They were sere and kind to the children of women;   
Their feet were sensible of stones and leaves,   
And in evening they could write on the papyrus   
Legends of their lord Christ: they were strange men.

And stranger light than theirs, a stranger time,   
The child caught in the glass: unhistoried years
When Bluebeard throve, who knew what dainty dread   
Would take his milkwhite staring ladies,   
Their cold hands timid on the strings—

So hallowed that flood of western air and pale   
Where no leaf burned but sundown in his hall,
The sweet world, God’s world, marvelous with fear . . .

VII. And we who dreamed these things came down   
Stair after stair, rim within rim of darkness,   
To enter in our hunger the hell of cities,   
Torn by crowds, their faces blowing skyward   
Under the flares and premonition of rifles:   
The presses humming on the looms of night,   
And news-sheets crumpled, howling in an alley   
Of evil rising in the shade of war,
Such evil as in our time lived under us   
Dissolving shining things . . . dissolving
The young men on their benches into death.

At length to make our verse for oblivious winter   
In the late night of nuns and mounted police,   
Old nuns who pray in the cold rooms of the sick   
For intercession of Mary at their hour of death,   
And the blue riders on their blanketed horses,   
Slowly pacing the gutters
                                       stiff in the night wind.

Robert Fitzgerald, “First Movement” from Spring Shade: Poems 1931-1970. Copyright © 1969 by Robert Fitzgerald. Used by permission of New Directions Publishing Corporation.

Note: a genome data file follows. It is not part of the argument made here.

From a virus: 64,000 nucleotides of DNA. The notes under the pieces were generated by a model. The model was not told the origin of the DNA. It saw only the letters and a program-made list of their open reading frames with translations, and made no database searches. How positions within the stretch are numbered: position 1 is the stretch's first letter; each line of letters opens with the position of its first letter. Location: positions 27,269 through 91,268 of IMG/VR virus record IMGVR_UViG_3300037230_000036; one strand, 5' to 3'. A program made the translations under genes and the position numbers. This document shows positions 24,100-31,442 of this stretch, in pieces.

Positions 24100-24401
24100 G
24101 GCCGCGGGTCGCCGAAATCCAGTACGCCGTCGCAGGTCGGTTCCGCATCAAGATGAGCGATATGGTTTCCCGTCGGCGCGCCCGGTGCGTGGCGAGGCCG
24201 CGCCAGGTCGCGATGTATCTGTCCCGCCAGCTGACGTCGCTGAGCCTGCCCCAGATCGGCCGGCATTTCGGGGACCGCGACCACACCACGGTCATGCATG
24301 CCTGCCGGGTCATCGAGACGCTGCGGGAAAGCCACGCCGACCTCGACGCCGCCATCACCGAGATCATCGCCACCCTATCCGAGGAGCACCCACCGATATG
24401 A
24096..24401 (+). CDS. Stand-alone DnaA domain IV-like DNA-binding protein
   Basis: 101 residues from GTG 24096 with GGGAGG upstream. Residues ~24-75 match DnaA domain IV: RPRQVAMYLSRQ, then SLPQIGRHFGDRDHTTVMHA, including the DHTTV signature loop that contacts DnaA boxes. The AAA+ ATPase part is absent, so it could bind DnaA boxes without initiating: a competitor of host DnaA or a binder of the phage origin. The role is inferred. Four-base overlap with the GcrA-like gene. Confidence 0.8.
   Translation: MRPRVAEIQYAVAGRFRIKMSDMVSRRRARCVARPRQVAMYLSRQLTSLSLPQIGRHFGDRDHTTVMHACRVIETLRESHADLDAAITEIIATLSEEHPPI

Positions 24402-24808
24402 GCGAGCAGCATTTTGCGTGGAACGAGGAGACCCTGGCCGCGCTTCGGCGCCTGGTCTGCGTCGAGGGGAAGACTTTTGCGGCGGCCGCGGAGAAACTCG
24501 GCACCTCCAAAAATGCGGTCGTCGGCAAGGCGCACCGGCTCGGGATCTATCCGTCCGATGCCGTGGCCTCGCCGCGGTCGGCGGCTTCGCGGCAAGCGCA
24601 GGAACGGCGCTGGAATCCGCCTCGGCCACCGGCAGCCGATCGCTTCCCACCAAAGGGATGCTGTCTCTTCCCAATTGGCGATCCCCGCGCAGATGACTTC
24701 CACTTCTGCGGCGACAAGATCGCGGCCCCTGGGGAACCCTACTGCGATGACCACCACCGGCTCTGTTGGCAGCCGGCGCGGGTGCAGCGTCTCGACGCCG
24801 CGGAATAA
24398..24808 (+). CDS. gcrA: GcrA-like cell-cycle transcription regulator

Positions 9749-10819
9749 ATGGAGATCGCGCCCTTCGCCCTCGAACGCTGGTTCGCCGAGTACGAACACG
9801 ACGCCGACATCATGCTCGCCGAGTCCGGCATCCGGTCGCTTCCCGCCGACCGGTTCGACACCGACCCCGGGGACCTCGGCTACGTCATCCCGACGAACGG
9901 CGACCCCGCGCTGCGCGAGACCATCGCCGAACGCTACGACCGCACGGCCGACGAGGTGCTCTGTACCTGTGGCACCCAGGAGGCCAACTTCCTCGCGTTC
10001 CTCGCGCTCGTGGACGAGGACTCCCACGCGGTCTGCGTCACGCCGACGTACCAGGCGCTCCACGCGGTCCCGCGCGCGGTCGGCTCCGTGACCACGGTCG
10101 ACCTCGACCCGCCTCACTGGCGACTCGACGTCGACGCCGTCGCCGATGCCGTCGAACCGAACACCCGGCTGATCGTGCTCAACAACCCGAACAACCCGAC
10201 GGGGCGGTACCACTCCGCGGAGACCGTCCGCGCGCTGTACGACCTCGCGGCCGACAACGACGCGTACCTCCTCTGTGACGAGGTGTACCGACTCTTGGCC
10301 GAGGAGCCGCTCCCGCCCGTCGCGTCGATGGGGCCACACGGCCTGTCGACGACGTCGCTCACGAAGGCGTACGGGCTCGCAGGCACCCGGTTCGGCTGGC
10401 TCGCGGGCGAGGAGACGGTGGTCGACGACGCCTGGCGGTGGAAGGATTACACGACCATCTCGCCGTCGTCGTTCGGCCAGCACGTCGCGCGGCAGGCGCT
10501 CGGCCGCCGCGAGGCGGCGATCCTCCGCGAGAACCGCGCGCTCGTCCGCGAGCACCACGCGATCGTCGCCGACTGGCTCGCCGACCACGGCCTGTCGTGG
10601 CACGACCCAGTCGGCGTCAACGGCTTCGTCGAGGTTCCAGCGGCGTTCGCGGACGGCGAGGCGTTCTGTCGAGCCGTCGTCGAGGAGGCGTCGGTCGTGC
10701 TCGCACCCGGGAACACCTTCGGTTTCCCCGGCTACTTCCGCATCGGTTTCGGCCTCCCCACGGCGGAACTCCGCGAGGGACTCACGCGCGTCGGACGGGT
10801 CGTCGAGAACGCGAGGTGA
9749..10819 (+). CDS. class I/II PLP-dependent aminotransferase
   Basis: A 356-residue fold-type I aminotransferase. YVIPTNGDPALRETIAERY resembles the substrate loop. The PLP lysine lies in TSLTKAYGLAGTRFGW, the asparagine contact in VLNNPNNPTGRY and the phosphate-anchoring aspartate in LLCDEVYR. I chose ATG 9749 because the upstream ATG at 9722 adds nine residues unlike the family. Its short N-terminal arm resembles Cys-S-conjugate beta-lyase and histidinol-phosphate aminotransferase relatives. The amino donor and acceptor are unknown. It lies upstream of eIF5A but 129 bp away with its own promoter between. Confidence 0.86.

Source: Spring Shade: Poems 1931-1970 (New Directions Publishing Corporation, 1971)

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Poet Robert Fitzgerald 1910–1985

POET’S REGION U.S., New England

Subjects Spring, Living, Stars, Planets, Heavens, Landscapes & Pastorals, Time & Brevity, Nature, Winter, Sorrow & Grieving, Weather

Poetic Terms Blank Verse

 Robert  Fitzgerald


Robert Fitzgerald (1910 - 1985) was born in Springfield, Illinois, and attended Harvard University, where he received an excellent education in the classics. After college, he started to translate Greek poetry to keep up his skills. They were published and soon earned him the reputation as one of the best Greek translators in English. Though more known for his translations, Fitzgerald is also a poet in his own right. In poems . . .

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SUBJECT Spring, Living, Stars, Planets, Heavens, Landscapes & Pastorals, Time & Brevity, Nature, Winter, Sorrow & Grieving, Weather

POET’S REGION U.S., New England

Poetic Terms Blank Verse